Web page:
GAINESVILLE, Fla. — Martez Ivey was the SEC offensive lineman of the week twice, at two different positions. Right tackle Jawaan Taylor was a breakout performer as a true freshman. And redshirt freshman T.J. McCoy was a true surprise at center late in the season.
Those were the biggest positives for Florida along the offensive line this fall — and they were definitely positives — but overall the unit never found the consistent production the Gators were hoping for in 2016.
And all of those questions the group carried into the season now carry over into 2017, which was not the plan several months ago.
The Gators’ formula for success this season was pretty clear — when they could lean on their ground game to churn out yards and first downs and set up a selective passing attack, things looked pretty good. When they couldn’t, well …
The 31-10 loss at Arkansas. The 31-13 loss at Florida State in which the Gators went 0-for-12 on first downs. The 54-16 loss to Alabama in the SEC Championship Game. The offense combined for 70 rushing yards during those three lopsided defeats.
There were also games in which the offensive line earned warranted praise, stirring hopes that some figurative corner had been turned, but the positive momentum was never sustained.
Overall, Florida ranked middle of the pack nationally in yielding 25 sacks — but 19 came during the last six games — while the rushing attack saw its yards per carry average drop to 3.7 after those three stunting performances down the stretch.
Like the rest of the roster, there were injuries. Veteran center Cam Dillard, who was one of the steadiest performers up front, missed the last four games with a knee injury. Ivey, who mostly played left guard this fall, was hampered by an ankle injury the final two games. Left tackle David Sharpe dealt with his own ankle issue late in the season and Tyler Jordan, who started most of the season at right guard, missed time with eye and ankle injuries.
The equally erratic quarterback play only compounded matters at times.
Both issues need to be addressed if Florida is going to get past the offensive struggles that have too often bogged down the team in coach Jim McElwain’s first two seasons.
We’ll get to the quarterbacks at the end of the week, but as we continue our thorough position-by-position breakdown of the 2016 Gators and project ahead to 2017, here’s a closer look at the offensive line picture.
Let’s start with this. The Gators gave up more sacks in 2015 (46) than any FBS team in the country. That number was markedly improved this fall, and that counts for something.
Also, Ivey had some really nice moments, flashing the potential that had him ranked as the top offensive tackle in the 2015 signing class, according to the 247Sports Composite. Taylor was a beast at times, plowing over defenders to create run lanes. He’ll only get better as he continues to develop. And McCoy turned heads when he was thrust into action as a little-used third-string center after both Dillard and Jordan, who slid over as the backup center, went down with injuries. McCoy was the primary center the final four games and had some nice performances.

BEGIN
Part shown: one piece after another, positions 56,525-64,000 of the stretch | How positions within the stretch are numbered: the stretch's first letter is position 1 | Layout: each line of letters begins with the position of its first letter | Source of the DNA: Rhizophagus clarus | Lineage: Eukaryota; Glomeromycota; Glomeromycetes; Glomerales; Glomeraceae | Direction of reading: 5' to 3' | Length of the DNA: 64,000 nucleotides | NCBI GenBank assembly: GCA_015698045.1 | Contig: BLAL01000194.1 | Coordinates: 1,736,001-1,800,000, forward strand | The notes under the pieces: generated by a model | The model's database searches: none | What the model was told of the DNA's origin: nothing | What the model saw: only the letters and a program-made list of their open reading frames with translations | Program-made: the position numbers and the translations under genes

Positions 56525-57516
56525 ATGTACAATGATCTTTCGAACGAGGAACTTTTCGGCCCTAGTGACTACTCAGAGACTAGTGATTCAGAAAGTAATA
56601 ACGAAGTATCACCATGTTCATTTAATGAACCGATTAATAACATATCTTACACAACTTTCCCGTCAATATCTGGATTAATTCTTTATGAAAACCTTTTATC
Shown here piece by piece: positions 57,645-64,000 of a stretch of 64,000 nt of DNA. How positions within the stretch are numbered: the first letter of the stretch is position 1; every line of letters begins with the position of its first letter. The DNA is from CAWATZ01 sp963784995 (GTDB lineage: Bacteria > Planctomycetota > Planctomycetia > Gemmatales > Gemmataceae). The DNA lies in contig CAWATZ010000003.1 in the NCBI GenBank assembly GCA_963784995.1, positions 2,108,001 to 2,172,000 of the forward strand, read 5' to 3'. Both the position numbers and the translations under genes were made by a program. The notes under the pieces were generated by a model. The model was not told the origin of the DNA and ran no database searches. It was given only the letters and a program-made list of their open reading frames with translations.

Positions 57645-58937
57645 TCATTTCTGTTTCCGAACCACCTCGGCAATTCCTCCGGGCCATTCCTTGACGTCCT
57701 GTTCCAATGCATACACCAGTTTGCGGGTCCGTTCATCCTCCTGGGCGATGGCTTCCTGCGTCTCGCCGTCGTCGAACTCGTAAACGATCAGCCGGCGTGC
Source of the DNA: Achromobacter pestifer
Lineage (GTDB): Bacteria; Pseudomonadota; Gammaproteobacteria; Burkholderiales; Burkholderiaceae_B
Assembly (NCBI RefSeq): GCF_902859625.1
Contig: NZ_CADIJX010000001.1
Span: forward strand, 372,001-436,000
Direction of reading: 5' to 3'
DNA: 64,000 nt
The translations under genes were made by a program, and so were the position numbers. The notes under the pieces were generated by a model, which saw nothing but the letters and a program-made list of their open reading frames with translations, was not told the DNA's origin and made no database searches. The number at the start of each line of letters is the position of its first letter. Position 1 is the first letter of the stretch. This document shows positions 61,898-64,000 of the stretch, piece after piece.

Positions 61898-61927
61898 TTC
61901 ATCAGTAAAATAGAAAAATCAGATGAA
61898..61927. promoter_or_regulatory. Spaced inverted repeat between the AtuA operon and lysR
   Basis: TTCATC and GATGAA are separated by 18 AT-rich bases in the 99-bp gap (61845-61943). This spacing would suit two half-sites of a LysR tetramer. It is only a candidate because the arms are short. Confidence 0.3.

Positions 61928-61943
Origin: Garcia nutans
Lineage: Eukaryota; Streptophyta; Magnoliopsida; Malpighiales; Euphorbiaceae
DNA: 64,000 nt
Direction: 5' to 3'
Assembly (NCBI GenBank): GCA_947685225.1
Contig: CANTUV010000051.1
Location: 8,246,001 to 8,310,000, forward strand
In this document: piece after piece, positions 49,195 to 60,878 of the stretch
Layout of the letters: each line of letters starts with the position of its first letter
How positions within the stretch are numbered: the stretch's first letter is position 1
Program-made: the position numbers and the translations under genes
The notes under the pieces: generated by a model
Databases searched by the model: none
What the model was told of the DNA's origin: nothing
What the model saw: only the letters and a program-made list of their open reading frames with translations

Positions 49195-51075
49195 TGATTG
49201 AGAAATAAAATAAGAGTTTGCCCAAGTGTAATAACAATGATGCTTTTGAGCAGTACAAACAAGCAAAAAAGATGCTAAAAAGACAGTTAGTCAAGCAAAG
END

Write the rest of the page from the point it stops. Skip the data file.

But again, overall, this was not the leap forward the Gators were banking on this fall from the offensive line — and consequently, the offense in general.
Star of the group
Sophomore left guard Martez Ivey.
Ivey started as a freshman in 2015 and went through the expected growing pains. At times this fall, though, he looked more like the player his 5-star recruiting ranking would indicate.
He was named the SEC’s offensive lineman of the week after wins against Georgia in Week 9 (as a left guard) and South Carolina in Week 11 (as a left tackle, taking over after an injury to Sharpe).
Looking at 2017
The good news is some nice foundation pieces are in place with more help on the way.
Sharpe, who started the last two seasons at left tackle but has been inconsistent, is contemplating whether he wants to declare for the NFL Draft and leave early.
If he does, Ivey slides over to his more natural spot at left tackle.
Between Dillard and McCoy, the Gators have solid options at center.
Taylor, who put together a highlight reel of demolishing blocks this fall, could remain a fixture at right tackle or move inside if there is a greater need. He’ll be a key cog wherever he lines up, though, and is a true building-block for future improvement of the unit.
That’s three spots that should be pretty solid heading into 2017, and the overall depth should be better as well.
Jordan and Fred Johnson, who opened the season as a starter at right tackle and later played a bunch of guard as a key reserve, have a ton of experience and some versatility. Kavaris Harkless also got some significant playing time this season as a redshirt sophomore. The key is how those guys continue to develop. And Antonio Riles, who sustained a torn ACL in the preseason, should be back in the mix.
The impact addition, meanwhile, is 4-star recruit Kadeem Telfort, who stands at 6-foot-7, 310 pounds and is enrolling in early January to get a jump start on competing for a starting job as a freshman. He spoke to SEC Country on Sunday about his intentions of making an immediate impact.
He was one of the jewels of the Gators’ recruiting class and could help accelerate the line’s development. A natural tackle, he also has played some guard in the past.
So all that said, there is at least reason for optimism that 2017 could bring significant improvement up front, but until it shows up on Saturday, that’s yet to be determined.
All recruiting rankings come from the 247Sports Composite.
Here’s the schedule for the rest of our position-by-position review with a link to the earlier installments.
Dec. 12: Special teams
Dec. 13: Cornerbacks
Dec. 14: Safeties
Dec. 15: Linebackers
Dec. 16: Defensive line
Dec. 19: Offensive line
Dec. 20: Running backs
Dec. 21: Tight ends
Dec. 22: Wide receivers
Dec. 23: Quarterbacks